The United States Federal Government had allotted money to states for highway construction. With roughly 1000 miles of the Bankhead located in Texas; the lion’s share of the funds would be headed to the Lone Star State. In April of 1917, a large group of important people convened deep in the heart of Texas to make sure that Texas had its share of what would ultimately become the Bankhead Highway.


Ultimately in less than one week, in 1917, the group would string together commerce and community and like an artisan jeweler, they would create a fine chain of highway that would shine across Texas and America ushering in new businesses and tourism.

Texas would brand its Bankhead Highway section as Texas 1. Collectively the entire route of the Bankhead would come to be known as the Broadway of America.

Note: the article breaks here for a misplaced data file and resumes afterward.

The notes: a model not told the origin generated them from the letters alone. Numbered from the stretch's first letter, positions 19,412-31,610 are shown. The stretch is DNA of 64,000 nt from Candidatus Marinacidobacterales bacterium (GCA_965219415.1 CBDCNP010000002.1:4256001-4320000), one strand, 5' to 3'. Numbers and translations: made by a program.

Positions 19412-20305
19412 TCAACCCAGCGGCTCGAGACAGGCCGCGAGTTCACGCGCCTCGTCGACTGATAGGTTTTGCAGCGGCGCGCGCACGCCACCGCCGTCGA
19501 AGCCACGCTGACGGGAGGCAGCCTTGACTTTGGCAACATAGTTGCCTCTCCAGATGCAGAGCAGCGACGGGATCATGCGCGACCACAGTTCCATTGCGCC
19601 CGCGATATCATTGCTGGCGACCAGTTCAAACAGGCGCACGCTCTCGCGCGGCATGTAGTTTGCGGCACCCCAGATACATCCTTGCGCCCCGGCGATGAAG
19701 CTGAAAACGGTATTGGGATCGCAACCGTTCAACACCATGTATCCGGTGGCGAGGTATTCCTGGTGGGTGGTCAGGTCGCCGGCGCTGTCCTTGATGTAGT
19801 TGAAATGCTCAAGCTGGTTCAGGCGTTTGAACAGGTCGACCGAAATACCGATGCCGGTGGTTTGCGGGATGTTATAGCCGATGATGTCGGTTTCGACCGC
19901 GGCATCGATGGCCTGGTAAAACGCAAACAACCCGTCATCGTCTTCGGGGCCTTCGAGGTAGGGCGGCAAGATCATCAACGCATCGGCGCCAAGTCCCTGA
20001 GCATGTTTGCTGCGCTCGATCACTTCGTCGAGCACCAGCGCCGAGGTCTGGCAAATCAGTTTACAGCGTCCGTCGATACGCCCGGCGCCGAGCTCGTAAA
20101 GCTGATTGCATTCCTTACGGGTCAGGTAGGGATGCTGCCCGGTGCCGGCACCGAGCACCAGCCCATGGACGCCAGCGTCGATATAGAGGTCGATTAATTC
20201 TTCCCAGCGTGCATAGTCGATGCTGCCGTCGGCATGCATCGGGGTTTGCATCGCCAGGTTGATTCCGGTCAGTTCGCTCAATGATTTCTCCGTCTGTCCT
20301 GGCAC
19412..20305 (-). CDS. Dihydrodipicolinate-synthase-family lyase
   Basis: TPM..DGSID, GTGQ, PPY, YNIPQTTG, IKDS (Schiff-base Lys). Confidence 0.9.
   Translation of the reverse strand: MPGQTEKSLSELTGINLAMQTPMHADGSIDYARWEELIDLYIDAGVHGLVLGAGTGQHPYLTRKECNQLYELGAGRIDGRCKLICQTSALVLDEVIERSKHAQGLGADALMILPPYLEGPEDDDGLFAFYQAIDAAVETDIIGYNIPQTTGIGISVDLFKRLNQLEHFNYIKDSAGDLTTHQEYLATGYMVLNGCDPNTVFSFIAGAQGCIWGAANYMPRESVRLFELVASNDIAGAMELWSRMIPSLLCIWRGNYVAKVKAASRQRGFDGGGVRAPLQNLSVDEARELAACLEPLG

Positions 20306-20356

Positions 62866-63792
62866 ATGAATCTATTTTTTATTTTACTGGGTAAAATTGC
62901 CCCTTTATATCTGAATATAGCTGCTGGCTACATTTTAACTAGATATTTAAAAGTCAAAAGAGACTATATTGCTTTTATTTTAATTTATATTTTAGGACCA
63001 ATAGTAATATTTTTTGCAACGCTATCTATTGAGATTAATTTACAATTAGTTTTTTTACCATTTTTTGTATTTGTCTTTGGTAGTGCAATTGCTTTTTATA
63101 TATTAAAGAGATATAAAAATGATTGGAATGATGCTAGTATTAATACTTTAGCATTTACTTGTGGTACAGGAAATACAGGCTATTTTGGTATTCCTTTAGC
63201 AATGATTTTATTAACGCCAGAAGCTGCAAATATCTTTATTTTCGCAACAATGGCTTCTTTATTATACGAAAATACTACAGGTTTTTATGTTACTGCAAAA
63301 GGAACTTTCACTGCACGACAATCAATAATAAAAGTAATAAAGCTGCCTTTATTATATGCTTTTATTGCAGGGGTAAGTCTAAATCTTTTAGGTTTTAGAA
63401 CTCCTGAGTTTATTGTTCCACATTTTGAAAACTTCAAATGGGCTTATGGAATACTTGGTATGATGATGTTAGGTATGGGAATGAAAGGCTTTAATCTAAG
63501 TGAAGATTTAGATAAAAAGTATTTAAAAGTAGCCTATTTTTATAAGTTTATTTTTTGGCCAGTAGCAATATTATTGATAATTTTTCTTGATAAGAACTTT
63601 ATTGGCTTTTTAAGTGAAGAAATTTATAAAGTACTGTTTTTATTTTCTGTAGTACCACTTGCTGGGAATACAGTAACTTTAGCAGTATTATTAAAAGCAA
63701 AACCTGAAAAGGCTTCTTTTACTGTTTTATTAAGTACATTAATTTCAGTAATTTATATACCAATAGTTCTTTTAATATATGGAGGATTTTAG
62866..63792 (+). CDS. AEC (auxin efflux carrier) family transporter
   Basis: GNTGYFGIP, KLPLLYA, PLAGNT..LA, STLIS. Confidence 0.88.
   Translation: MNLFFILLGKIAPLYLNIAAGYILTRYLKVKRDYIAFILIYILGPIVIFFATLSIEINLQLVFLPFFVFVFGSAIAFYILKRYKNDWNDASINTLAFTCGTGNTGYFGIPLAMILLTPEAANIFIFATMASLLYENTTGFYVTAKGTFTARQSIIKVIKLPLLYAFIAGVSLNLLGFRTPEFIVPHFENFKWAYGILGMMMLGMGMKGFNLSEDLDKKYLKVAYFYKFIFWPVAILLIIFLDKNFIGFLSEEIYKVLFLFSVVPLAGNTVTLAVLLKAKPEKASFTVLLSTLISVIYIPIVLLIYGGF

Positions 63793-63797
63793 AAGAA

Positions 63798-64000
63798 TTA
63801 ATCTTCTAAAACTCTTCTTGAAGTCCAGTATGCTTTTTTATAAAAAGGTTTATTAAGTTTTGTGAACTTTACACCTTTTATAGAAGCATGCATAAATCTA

The Texas Section of the Bankhead Highway

The Abilene Morning News reported in 1929 that the Bankhead Highway was carrying one car per minute. The official count was 1,216 cars in 1,200 minutes explicitly excluding local traffic.

In the 1920’s an oil boom in West Texas utilized the Bankhead to its full extent.

According to the Texas Historical Commission, “The Bankhead Highway provided an indispensable transportation route for oilfield laborers and drilling supplies.” In 1927, the Bankhead was widened to accommodate traffic to oil wells near Midland.

The Bankhead also ushered in a new type of development targeted toward tourists. A multitude of courts, cafes, and gas stations as well as hotels that were grander than anything before.

Such a hotel was the Baker Hotel in Mineral Wells constructed in 1925. The Baker Hotel created quite a footprint in the town of Mineral Wells with 232,000 square feet and rising 14 stories above the town. Four hundred fifty guest rooms and the healing mineral waters awaited Bankhead Highway travelers in what Texas Monthly Magazine describes as “Texas’ premier spa” during its heyday.

Dan envisions an early Bankhead Highway’s travelers’ experiences as, “every day is a whole new world,” when driving, “from here to California.”